Sustainable Tourism is a growing trend that is here to stay.
Using the three pillars of sustainable tourism: economic, social and environmental, we can celebrate by supporting the local communities we visit and retaining those natural habitats in a manner equal to, or better than, we found them.
Florida’s Adventure Coast is a destination full of natural wonders and historic community treasures. What follows is an itinerary to inspire those who love nature – as well as those who enjoy supporting small businesses and making a difference in the community.
Our first day itinerary starts bright and early with breakfast at the Riverside Restaurant near the Weeki Wachee River.
From Riverside Restaurant, drive north on Shoal Line Boulevard to Cortez Boulevard and turn right. Continue 3.4 miles on Cortez to US-19/Commercial Way and turn right.
Immediately to your right is Weeki Wachee Springs State Park – famous for the Weeki Wachee Mermaids, of course, but also known for the spring-fed river that begins right where the mermaids perform daily. The 7.4 mile river is home to manatee, river otters, turtles and birds of many kinds.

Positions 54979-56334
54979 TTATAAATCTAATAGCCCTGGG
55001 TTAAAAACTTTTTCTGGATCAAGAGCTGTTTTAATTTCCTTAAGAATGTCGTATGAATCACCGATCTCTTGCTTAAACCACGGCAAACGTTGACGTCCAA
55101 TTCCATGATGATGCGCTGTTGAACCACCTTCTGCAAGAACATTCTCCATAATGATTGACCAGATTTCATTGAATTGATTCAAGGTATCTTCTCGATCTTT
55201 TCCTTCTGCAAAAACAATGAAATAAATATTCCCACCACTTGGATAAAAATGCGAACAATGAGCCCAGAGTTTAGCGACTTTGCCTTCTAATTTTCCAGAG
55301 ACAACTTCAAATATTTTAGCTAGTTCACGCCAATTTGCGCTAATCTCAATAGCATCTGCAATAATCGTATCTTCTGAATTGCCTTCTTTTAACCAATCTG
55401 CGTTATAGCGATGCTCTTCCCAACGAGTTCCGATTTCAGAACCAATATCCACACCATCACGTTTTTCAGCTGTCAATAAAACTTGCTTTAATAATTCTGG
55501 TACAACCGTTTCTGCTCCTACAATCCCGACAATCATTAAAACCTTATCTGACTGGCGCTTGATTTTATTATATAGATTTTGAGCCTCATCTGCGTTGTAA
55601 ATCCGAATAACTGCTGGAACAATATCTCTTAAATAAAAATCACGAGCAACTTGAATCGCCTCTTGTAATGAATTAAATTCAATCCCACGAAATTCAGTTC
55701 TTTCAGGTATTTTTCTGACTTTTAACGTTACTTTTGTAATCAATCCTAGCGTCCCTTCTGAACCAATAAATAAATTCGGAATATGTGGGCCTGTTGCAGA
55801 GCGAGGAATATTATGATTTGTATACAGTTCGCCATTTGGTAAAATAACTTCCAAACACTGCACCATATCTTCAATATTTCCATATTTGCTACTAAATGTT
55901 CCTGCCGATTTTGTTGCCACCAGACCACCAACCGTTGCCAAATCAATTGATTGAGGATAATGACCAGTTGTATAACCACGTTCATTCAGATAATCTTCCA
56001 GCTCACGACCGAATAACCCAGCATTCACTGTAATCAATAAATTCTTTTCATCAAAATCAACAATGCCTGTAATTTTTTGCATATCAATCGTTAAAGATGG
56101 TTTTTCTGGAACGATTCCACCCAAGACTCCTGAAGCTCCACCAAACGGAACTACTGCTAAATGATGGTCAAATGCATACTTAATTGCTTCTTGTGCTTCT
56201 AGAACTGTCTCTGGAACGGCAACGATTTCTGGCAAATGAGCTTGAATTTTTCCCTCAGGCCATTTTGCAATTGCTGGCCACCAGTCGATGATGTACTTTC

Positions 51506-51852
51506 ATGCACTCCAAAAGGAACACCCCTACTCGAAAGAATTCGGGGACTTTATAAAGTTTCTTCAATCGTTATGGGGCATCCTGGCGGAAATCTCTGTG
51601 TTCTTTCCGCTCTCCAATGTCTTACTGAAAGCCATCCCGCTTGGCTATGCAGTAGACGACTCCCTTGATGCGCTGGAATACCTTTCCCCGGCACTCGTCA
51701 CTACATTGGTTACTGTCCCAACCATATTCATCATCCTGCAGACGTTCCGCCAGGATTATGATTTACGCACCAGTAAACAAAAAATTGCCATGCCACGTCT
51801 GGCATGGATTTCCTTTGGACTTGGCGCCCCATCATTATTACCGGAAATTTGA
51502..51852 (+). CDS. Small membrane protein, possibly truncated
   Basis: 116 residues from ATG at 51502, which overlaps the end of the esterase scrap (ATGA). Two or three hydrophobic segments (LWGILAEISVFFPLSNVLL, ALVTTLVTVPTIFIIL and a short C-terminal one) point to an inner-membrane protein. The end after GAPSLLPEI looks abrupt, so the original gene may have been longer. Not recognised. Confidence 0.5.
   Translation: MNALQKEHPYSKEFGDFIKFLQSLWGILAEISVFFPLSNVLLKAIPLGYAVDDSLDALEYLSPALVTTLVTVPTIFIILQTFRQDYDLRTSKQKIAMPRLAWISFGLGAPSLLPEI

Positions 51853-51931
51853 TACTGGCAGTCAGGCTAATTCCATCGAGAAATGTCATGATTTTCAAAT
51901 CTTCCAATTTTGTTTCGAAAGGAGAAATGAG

Weeki Wachee River
This clear, winding river has a gentle current, making it an enjoyable ride for newbies and experienced kayakers alike. Kayaks, canoes, and paddleboards are all available for rent from various outfitters near the Weeki Wachee Springs State Park.
The newly created Bayport – Linda Pedersen Paddling Trail presents an additional, alternative paddling experience as it passes through a coastal saltmarsh ecosystem.
No one wants to be a litterbug, so prepare for any trash you may be carrying during your trip on the water. Watertight bags are valuable on any paddling trip, and keeping items tied on/sealed away in your craft will protect them from spilling in case of the craft tipping over.
It’s always a joy to see manatees on the river. These gentle grazers are slow moving and sensitive to cold temperatures; they can become tired and sick in the winter. Respect the animals by giving them space and encouraging others to do the same.
Not feeding the wildlife also ensures that they remain wild and unaggressive. A raccoon may look friendly and cute, until the furry bandit crawls onto your craft and tries to steal your stuff. Then you have a problem!
The secret is out – the Weeki Wachee River is fantastic! And, with so many people enjoying it, the risk of erosion from foot traffic – those standing on the banks of the river and swimming – can threaten the river’s health. We can make a difference by avoiding stepping on the banks.
After your paddling adventures, drive south on US-19/Commercial Way for five miles to Osowaw Boulevard and turn left. The entrance to Weekiwachee Preserve is on your right.